They won’t give you any recommendations on the kind of dog food that is going to be most beneficial to the growth of the puppy. They treat the puppies as if they were commodities and “sell” them to make a profit. The same rules apply to people who breed animals in their backyards or puppy mills.
A breeder with a good reputation strives to improve the breed’s lineage, remove health issues from the gene pool, and provide outstanding care for their dogs and puppies. They would never advertise their puppies to individuals who do not place a high priority on the health and well-being of their puppies over the long term. You will be allowed to meet both the puppies and their parents, observe them, and get to know them while you wait for the puppies to be old enough to go home with you. Because the health of the puppy throughout its entire life is at stake, the selection procedure will be very stringent.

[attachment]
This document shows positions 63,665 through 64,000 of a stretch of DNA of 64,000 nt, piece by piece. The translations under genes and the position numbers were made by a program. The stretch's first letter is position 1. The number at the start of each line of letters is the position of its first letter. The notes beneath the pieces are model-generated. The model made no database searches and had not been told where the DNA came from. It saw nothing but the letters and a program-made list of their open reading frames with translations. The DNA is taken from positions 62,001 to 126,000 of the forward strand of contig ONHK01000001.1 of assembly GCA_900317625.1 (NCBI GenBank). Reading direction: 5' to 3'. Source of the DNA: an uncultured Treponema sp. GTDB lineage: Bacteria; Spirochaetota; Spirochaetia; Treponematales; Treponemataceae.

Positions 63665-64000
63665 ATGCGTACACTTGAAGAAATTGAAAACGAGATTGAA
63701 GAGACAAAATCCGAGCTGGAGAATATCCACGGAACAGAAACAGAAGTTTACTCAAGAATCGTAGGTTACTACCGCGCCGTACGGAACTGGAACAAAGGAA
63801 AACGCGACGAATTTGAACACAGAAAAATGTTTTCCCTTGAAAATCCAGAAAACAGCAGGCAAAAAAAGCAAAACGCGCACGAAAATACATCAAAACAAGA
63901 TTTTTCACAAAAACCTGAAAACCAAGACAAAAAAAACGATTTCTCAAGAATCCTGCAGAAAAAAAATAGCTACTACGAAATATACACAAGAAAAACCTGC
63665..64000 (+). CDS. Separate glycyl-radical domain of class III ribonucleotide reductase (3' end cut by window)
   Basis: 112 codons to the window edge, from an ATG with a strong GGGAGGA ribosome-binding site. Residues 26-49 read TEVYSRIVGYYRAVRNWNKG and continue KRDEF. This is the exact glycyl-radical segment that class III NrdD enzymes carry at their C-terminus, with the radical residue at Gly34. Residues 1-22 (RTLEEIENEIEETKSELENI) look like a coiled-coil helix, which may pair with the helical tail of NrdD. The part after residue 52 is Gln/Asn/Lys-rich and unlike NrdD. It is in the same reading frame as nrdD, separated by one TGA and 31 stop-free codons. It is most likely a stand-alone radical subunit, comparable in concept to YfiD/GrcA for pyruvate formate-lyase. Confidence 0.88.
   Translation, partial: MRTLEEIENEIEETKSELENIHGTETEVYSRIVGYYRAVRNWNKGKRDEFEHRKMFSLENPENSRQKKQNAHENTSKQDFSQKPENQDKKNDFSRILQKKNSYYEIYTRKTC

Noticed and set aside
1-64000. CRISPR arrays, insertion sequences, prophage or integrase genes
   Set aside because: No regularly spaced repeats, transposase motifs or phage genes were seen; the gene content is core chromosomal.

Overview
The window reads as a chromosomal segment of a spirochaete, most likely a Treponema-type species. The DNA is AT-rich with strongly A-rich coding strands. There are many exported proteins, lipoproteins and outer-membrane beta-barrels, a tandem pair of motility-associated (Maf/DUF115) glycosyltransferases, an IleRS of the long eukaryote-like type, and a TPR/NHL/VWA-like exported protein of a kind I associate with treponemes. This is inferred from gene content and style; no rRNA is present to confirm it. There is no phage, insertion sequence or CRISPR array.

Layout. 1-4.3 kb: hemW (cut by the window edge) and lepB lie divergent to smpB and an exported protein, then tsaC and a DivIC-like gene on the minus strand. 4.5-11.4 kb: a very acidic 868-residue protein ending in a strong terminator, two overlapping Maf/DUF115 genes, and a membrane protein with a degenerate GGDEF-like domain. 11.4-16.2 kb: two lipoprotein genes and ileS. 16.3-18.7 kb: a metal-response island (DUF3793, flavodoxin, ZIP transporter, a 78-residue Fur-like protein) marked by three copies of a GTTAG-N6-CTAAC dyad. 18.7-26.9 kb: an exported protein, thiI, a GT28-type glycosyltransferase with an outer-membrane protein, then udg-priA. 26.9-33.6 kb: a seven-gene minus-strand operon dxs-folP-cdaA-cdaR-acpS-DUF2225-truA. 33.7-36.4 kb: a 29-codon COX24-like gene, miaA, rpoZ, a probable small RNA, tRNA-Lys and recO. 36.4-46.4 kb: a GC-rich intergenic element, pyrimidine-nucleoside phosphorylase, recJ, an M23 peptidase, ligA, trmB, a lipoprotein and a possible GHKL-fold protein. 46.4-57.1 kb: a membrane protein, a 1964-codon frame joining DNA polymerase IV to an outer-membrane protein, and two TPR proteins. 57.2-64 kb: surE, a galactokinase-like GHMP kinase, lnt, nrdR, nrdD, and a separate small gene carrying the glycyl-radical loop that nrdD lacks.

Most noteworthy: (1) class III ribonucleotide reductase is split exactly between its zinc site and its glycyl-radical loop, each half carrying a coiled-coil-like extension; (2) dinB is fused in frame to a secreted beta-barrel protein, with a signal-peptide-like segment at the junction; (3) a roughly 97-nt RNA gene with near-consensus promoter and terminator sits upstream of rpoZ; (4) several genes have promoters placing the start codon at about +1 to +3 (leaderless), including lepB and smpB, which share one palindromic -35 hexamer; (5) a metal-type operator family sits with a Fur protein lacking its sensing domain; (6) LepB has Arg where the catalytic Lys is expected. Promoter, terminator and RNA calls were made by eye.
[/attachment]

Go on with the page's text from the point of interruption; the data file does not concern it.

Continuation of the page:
Con artists sell so-called “cheap” puppies to unexpecting animal lovers who merely need a family pet to make a quick profit off of them. Since the goal of backyard breeders is to make money rather than to care for animals, they will sell you that inexpensive puppy without paying any attention to the health of their puppies or the welfare of their breeding stock.
Those who are passionate about a particular breed will go to extremes to ensure that their champion dogs are healthy and happy. They conduct DNA testing and health screening to ensure that their prospective pups are healthy and strong and that they do not carry genetic disorders. This is done to broaden the genetic pool to reduce the number of health problems that are associated with the breed. They do not breed for size but rather for personality and function, which is why there are no “teacup” breeds. This kind of endeavor costs an outrageous amount of money, which is why pure-breed puppies are so expensive; however, customers will receive what they pay for because these puppies are of the highest quality.